At the first ring road of St. Petersburg, we turned north along the east cost of Lake Ladoga.



After a considerably rough section of potholed tarmac, we finally turned onto some nice gravel again.



Soon we came upon an historic marker. The border between Sweden and Russia used to run through here.



We drove forward and stopped to buy some snacks from a small store. Our plan was to go and have a small picnic on the shore of Lake Ladoga. The CapoNord needed some fixing at the same time: the vibration had been too much for the rear blinker.



We had a nice picnic. I even gave my bike a quick wash.





Most people wanted coffee as dessert, so we drove to Losevo to enjoy a fresh cup over some views of the Vuoksa river rapids. The bridge at Losevo is a major bottleneck for the traffic on the Karelian isthmus, as it is one of only four places to cross this wide and deep river.



We then followed a nice and twisty gravel road to Räisälä/Melkinovo.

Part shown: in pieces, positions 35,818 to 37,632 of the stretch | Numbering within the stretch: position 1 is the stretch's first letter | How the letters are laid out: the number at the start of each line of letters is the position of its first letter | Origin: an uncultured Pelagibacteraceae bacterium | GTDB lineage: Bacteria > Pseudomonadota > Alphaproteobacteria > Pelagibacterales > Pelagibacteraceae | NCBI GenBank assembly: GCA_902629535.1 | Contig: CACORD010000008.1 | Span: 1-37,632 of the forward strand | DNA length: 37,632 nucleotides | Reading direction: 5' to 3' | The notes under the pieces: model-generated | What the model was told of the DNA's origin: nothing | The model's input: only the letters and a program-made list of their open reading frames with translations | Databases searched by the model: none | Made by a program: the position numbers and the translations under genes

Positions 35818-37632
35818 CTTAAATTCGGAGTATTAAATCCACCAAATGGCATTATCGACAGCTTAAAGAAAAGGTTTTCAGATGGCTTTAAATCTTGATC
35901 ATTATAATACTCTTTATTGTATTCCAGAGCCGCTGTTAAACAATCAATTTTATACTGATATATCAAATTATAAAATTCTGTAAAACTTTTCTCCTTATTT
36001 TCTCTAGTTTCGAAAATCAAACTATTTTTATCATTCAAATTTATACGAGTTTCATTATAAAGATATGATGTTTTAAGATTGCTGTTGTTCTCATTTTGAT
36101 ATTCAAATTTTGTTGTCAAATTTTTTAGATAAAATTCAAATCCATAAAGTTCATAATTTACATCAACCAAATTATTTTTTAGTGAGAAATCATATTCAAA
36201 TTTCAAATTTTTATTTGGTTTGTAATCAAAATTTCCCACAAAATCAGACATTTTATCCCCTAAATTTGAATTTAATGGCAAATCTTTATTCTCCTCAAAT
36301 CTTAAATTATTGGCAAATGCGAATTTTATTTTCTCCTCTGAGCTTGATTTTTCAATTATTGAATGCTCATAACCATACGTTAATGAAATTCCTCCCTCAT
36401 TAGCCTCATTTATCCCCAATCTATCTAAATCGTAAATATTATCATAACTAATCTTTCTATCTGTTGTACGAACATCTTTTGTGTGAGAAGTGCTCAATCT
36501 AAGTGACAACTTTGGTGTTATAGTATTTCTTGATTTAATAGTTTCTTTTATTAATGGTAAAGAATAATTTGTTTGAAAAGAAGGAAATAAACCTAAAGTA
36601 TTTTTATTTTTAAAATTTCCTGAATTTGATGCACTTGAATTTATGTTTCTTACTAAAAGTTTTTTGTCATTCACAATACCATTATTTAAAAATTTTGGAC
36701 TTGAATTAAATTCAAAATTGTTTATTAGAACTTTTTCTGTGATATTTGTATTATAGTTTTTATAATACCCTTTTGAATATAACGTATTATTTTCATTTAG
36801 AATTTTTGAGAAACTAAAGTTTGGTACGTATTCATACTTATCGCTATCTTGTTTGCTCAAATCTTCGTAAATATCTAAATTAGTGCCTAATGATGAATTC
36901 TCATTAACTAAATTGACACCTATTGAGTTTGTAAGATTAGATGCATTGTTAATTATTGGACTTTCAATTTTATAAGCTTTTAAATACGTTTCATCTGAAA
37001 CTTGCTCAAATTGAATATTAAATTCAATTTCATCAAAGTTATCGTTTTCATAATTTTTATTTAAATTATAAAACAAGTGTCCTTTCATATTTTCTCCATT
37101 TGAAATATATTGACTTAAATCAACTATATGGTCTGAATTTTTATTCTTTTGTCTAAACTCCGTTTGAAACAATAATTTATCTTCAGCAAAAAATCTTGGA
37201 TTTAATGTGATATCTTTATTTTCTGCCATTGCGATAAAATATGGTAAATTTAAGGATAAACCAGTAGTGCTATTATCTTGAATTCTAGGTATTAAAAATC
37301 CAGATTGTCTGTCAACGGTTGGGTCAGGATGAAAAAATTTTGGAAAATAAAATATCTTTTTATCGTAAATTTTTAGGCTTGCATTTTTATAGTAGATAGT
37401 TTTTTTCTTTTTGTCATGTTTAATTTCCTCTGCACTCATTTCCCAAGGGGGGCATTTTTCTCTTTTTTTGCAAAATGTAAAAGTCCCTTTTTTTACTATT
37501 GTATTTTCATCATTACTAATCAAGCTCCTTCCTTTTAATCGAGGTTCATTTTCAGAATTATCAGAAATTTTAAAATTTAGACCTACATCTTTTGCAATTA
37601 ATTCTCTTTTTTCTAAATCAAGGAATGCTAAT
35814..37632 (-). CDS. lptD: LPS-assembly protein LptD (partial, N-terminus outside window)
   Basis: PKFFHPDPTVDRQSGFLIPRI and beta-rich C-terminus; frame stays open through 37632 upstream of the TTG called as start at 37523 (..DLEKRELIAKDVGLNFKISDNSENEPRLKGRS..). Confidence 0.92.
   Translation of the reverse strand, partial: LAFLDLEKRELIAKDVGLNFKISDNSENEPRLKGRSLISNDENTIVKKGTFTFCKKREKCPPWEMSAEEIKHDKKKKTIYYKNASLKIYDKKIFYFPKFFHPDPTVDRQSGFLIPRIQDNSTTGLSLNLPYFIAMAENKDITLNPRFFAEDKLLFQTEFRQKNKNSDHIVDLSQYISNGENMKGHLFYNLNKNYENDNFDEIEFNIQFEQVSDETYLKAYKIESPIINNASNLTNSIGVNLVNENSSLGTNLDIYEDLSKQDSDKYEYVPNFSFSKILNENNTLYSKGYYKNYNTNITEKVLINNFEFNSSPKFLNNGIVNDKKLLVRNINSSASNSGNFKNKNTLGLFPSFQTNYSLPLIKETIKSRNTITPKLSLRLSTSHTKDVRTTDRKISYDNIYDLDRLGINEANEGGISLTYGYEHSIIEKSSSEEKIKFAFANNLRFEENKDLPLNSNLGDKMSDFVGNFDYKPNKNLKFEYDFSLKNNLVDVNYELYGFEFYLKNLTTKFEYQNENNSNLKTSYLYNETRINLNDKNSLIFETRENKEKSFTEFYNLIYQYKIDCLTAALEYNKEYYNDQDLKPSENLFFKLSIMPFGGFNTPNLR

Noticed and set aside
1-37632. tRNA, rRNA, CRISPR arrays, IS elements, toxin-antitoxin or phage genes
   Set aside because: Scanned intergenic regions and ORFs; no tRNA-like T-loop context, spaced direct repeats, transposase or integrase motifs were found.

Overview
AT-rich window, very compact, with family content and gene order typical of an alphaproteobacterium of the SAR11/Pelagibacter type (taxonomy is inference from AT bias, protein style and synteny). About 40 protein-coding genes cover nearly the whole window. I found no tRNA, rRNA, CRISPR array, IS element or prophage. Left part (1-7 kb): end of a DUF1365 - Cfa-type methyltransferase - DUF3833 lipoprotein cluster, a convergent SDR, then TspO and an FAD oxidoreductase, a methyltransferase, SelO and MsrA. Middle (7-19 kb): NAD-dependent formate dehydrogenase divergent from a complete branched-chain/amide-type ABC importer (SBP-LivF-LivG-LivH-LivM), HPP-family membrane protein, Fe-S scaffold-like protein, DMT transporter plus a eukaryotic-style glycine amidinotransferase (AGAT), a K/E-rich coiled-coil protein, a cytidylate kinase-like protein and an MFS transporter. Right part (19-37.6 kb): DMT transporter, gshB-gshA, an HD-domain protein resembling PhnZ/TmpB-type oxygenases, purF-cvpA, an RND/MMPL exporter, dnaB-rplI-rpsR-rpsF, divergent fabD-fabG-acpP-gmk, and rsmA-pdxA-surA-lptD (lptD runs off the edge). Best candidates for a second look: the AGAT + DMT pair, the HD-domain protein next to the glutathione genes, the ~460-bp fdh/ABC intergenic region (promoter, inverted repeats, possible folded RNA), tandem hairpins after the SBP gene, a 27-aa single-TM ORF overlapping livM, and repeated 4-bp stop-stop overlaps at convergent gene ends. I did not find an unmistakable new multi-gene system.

(To be continued...)
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Old 10-13-2010, 02:42 PM   #8
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Hard enduro indeed!! The pics look great but could stand to be a bit bigger if you can

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Old 10-14-2010, 12:16 PM   #9
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The name of the tour is a slightly sarcastic reference to the fact that doing any real enduro with any of these heavy bikes (but especially the CapoNord and other bigger bikes) would be really hard.

However, doing any type of riding in Russia always ups the ante, at least IMHO.

I'll try to make the pictures bigger for any future trip reports I might do.

-T
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Old 10-14-2010, 12:35 PM   #10
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We all had to attend to our daily duties on the next day. Some of the guys still had a long way to home. It would have been interesting to keep exploring the gravel roads of the Karelian Isthmus, but we had to face the realities and start heading towards the border. We rode along a quite direct route to Antrea/Kamenogorsk to fill up our bikes one last time with cheap Russian gasoline.